This approach isn’t for everyone (and please don’t substitute my suggestions for your doctor’s counsel), but if it’s appealing to you, consider devoting the holiday season to making every eating experience a conscious one where you eliminate as many distractions as possible, like TV, reading material, and eating on the run, in order to savor every bite.

Make eating a meditation: before you put anything in your mouth, become quiet and relaxed, take several deep breaths and say to yourself, “Everything I eat turns to health and beauty.” You can do this even at the holiday table with family and friends. Especially with family where the temptation may be strong to stuff down childhood feelings with another serving of pie. Disconnecting a bit inwardly and putting your attention on the food, your body, your nourishment, and the experience of pleasure can help break the knee-jerk, stuffing-family-feelings-with-food habit.

As you take a moment to be with your food before you consume it, picture it being easily assimilated by your body and turning into health and beauty. Eat slowly, paying attention as you chew and swallow. Stop the minute you feel the first sensation of fullness. If you’re full but can’t stand the thought of leaving all that yummy food on your plate, ask for a doggie bag. After eating, sit quietly for a moment, relax, and take some deep breaths. Imagine a feeling of comfortable fullness and lightness in your body. Imagine that your stomach is filled not just with food, but with peace and well-being that radiates soothing sensations throughout your body.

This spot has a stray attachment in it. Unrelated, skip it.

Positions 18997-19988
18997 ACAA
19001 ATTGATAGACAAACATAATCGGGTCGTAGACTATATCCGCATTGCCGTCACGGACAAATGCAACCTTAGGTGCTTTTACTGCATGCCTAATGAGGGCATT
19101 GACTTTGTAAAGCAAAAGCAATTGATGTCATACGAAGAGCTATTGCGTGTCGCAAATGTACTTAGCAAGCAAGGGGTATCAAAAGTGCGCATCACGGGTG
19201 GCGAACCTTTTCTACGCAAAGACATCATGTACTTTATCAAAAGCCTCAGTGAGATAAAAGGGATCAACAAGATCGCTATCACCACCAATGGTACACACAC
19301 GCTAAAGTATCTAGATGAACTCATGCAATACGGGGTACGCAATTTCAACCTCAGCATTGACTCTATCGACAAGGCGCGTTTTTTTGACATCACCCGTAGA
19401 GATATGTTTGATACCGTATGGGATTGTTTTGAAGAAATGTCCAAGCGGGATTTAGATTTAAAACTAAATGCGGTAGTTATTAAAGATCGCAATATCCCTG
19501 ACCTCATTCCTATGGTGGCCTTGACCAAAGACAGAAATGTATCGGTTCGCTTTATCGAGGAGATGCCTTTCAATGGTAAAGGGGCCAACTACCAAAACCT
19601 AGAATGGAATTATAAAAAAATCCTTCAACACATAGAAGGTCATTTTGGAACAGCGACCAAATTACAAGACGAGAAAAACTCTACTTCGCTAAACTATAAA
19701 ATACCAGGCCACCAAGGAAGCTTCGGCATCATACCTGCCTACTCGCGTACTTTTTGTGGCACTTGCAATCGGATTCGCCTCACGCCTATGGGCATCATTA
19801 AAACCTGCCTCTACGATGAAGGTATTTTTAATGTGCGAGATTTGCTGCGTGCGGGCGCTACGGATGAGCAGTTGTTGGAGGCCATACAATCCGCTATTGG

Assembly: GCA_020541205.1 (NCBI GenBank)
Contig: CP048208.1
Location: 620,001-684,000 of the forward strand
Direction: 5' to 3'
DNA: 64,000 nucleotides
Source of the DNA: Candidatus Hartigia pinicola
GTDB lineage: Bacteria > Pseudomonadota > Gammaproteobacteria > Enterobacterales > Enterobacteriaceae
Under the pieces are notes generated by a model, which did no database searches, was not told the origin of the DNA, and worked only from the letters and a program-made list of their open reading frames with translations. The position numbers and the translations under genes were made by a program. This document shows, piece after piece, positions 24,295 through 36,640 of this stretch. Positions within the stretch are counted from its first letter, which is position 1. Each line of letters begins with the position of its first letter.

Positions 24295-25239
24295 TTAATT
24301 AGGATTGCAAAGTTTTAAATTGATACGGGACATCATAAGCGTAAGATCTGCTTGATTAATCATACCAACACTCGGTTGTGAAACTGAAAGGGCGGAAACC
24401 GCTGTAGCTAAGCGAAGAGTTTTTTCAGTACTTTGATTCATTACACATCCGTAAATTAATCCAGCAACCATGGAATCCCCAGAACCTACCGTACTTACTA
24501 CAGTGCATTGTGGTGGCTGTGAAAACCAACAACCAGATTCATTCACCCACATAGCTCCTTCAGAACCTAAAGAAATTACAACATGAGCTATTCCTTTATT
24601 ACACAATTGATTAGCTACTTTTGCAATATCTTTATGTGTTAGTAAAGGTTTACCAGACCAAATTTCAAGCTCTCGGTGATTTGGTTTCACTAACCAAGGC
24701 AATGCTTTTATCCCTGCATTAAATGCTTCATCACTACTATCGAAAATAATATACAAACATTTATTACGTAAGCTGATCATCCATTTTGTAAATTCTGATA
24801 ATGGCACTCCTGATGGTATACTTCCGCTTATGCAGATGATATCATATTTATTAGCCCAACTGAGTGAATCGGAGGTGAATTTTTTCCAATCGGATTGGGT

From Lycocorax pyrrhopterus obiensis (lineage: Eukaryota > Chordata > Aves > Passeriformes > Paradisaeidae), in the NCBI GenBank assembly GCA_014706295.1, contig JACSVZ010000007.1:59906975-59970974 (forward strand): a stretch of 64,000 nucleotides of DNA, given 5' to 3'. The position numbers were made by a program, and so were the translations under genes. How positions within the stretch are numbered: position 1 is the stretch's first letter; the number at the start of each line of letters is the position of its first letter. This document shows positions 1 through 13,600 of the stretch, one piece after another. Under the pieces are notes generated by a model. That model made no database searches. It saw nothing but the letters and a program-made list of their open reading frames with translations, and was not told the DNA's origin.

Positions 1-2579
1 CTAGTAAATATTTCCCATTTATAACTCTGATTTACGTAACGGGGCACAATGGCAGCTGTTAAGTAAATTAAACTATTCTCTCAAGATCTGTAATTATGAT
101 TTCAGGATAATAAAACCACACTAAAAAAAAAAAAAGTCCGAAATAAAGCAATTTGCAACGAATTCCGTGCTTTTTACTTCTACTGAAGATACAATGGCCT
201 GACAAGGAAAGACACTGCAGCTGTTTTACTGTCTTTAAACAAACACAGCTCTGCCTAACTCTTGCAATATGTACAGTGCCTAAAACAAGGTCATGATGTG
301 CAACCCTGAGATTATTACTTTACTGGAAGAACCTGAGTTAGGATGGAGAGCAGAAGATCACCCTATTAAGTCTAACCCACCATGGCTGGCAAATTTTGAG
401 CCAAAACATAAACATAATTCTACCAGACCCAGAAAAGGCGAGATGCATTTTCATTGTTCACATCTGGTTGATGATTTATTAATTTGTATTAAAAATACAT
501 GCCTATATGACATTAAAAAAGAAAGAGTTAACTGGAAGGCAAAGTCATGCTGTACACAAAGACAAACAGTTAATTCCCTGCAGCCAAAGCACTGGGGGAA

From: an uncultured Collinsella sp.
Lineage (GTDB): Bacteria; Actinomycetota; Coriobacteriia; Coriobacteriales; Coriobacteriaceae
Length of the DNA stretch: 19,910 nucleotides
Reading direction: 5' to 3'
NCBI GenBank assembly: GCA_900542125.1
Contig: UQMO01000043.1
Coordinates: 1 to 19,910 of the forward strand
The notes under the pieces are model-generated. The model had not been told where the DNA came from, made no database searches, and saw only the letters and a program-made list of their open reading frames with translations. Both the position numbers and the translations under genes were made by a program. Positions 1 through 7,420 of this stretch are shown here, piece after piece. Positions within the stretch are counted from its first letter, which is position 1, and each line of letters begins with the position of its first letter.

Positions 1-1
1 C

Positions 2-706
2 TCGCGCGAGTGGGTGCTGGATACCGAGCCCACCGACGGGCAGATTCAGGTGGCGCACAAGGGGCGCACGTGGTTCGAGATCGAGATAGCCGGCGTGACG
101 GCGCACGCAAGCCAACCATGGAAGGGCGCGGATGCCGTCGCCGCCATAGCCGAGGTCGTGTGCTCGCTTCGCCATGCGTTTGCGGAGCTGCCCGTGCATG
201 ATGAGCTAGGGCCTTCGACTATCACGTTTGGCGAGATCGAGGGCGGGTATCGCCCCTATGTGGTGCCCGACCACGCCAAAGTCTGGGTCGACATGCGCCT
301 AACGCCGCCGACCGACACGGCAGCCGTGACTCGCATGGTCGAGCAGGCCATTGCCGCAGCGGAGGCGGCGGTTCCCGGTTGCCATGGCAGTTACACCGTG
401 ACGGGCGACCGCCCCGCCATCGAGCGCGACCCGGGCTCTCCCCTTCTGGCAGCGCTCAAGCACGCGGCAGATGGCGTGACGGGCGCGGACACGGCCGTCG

Don’t eat again until you feel the first sensation of hunger. Then eat immediately, but only until you feel the first sensation of fullness. Pay attention as you eat, chew well, and really notice how food feels in your stomach and what the sensation of fullness is like. Every time you feel hunger, ask yourself what food you most crave. Feed yourself the food or foods that are just what you want. You may find yourself craving previously “forbidden” foods at first because enforced restriction can, in and of itself, create cravings for whatever’s been denied but, as you eat consciously in this way, you’re likely to find yourself satisfied with much less. And, as you eat consciously but not restrictively, you may also be surprised by your cravings becoming more and more balanced. I once saw a perpetually dieting and vegetable-phobic woman, who equated greens with cruel punishment, astonish herself by craving salad after just three days of giving herself permission to eat whatever she wanted.